Archive for the ‘Research’ Category.

LIBCDS2 – work in progress

LIBCDS2 provides basic building blocks for static and space-efficient data structures. We have made a couple of design decisions that differ from LIBCDS. We will keep to maintain LIBCDS, as this serves as a faster version (you will see why further down) for building small research prototypes.

The main goal of LIBCDS2 is to allow huge structures and support multi-core/parallel computation. The new design aims at supporting these and at the same time free the user from tricky considerations. We want to provide a library that can be used in production, with proper error handling and stable up to any scale. The drawback, there is a bit of overhead we have to live with.

Lets explain this with one example: Arrays. Arrays in LIBCDS2 are one of the few structures that are not completely static. Users can change values, as long as the maximum value does not exceed the original maximum (actually, that the new value does not take more bits than the width of each field). The array optimizes under the hood, if your width is 16, it uses an array of uint16_t underneath. In order to do so, but not bother the user with knowing whether the specific width they want can be optimized, the Array::Create() method instantiates a subclass depending on the width. This adds one indirection when calling the set/access operations.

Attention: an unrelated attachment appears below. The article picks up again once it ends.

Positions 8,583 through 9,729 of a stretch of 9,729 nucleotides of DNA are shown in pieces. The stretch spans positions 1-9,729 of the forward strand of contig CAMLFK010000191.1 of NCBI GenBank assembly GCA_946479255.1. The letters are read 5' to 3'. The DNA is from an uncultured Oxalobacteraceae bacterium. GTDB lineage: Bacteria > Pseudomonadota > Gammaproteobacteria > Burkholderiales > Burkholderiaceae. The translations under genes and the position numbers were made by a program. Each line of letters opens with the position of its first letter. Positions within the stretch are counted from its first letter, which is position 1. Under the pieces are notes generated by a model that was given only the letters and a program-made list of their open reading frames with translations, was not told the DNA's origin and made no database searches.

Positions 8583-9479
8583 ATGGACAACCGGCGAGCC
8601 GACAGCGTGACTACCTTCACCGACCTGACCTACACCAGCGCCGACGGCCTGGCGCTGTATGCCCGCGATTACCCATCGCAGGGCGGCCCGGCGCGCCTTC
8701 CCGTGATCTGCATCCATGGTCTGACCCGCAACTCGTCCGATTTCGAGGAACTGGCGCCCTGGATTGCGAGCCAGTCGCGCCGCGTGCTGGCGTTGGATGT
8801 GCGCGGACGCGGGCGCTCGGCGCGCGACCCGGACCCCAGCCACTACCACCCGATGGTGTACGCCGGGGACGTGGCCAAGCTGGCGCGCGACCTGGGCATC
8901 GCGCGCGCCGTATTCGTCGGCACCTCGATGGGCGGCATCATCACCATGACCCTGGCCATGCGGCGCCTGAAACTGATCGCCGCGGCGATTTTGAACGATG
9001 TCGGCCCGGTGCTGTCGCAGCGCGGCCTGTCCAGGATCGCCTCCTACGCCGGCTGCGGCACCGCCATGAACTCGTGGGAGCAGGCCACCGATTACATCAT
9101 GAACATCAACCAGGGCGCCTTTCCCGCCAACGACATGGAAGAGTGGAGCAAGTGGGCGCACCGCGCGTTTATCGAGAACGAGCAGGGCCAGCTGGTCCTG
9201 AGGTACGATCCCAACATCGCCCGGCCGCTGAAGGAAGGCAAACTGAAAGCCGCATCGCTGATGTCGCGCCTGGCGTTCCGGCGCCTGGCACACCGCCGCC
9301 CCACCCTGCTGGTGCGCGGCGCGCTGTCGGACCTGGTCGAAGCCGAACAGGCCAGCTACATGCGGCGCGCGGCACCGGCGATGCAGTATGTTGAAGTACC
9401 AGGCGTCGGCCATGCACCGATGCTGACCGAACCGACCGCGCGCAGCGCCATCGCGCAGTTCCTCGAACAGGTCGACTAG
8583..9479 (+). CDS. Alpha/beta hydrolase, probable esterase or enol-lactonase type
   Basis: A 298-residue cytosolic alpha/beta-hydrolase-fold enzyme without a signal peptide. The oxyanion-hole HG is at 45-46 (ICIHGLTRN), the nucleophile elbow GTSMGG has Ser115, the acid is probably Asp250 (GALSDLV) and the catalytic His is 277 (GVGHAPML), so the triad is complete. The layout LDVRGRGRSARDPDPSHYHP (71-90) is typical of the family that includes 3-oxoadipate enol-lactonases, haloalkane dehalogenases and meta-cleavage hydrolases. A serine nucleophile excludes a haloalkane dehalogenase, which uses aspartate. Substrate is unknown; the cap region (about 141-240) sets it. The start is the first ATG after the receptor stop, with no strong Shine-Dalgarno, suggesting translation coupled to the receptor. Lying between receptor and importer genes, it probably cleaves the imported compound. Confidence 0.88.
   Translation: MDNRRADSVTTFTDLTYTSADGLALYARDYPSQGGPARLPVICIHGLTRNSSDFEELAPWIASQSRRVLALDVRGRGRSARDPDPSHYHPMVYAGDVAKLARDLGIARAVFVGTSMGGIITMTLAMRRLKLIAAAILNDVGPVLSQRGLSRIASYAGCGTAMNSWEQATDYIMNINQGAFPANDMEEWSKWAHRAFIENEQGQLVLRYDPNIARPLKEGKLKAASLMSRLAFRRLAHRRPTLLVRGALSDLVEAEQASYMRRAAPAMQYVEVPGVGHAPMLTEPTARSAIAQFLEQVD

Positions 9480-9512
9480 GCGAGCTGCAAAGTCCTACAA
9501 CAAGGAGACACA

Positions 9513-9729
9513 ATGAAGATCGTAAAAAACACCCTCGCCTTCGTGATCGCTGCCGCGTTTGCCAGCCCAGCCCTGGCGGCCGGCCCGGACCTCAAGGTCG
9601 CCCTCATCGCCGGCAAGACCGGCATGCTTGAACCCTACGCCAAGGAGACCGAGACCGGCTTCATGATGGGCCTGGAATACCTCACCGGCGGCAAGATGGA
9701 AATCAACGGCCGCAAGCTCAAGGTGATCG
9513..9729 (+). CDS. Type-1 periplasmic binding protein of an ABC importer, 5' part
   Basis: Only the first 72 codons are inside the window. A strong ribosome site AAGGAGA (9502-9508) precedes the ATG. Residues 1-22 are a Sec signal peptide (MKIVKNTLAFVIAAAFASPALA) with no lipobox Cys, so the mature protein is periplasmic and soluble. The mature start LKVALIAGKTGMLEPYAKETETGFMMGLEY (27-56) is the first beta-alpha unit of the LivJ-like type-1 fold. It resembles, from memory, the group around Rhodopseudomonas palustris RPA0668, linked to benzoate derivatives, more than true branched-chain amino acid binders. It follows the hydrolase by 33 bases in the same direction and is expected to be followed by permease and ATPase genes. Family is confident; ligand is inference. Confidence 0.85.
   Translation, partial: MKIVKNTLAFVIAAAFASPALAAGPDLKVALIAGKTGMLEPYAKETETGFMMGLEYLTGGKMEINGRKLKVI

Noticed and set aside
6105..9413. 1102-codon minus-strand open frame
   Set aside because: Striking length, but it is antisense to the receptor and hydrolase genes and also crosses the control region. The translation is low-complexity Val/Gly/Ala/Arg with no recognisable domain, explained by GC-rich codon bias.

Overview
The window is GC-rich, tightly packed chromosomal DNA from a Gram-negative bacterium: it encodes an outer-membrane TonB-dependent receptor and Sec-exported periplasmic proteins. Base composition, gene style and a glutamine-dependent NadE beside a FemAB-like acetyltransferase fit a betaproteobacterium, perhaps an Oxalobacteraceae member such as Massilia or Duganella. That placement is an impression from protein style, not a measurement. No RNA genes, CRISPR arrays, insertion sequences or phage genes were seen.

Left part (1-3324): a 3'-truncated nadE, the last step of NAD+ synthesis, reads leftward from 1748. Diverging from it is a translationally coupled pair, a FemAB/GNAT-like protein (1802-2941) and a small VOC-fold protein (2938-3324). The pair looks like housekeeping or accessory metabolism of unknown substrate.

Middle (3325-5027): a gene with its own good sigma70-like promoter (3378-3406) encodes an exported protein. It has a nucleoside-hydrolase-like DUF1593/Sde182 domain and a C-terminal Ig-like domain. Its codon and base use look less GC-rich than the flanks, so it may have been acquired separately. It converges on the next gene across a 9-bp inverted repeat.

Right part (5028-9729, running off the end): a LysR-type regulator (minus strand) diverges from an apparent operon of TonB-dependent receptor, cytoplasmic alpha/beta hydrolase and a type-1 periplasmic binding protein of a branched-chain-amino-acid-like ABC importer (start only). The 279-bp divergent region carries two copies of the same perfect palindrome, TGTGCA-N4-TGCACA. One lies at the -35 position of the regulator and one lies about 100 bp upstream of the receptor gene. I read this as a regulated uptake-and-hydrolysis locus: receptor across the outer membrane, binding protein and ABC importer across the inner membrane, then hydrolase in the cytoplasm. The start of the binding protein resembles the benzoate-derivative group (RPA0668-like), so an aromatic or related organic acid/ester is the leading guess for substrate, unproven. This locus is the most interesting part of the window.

Two more examples regarding the performance hit LIBCDS2 is taking are the reference counters and the default storage of integers and sequences.

All structures in LIBCDS2 use reference counters. This has proven to be really effective when building space-efficient data structures, since they allow you to re-use substructures (and they are static, so it’s the perfect scenario). The user creates a structure with new (C++), and then just calls the method Use() to tell the library that the object is being used. When the user is done with the object, instead of deleting it, she/he calls the Unuse() method. If no one else is using the object, it is automatically freed. The problem: in multithreading, the Use and Unuse methods have to acquire a lock on the object. This slows down the Use/Unuse operations, and also adds the space required to keep a mutex per class (unless we used a global lock, which is an option we are considering, since Use/Unuse may not be that frequent).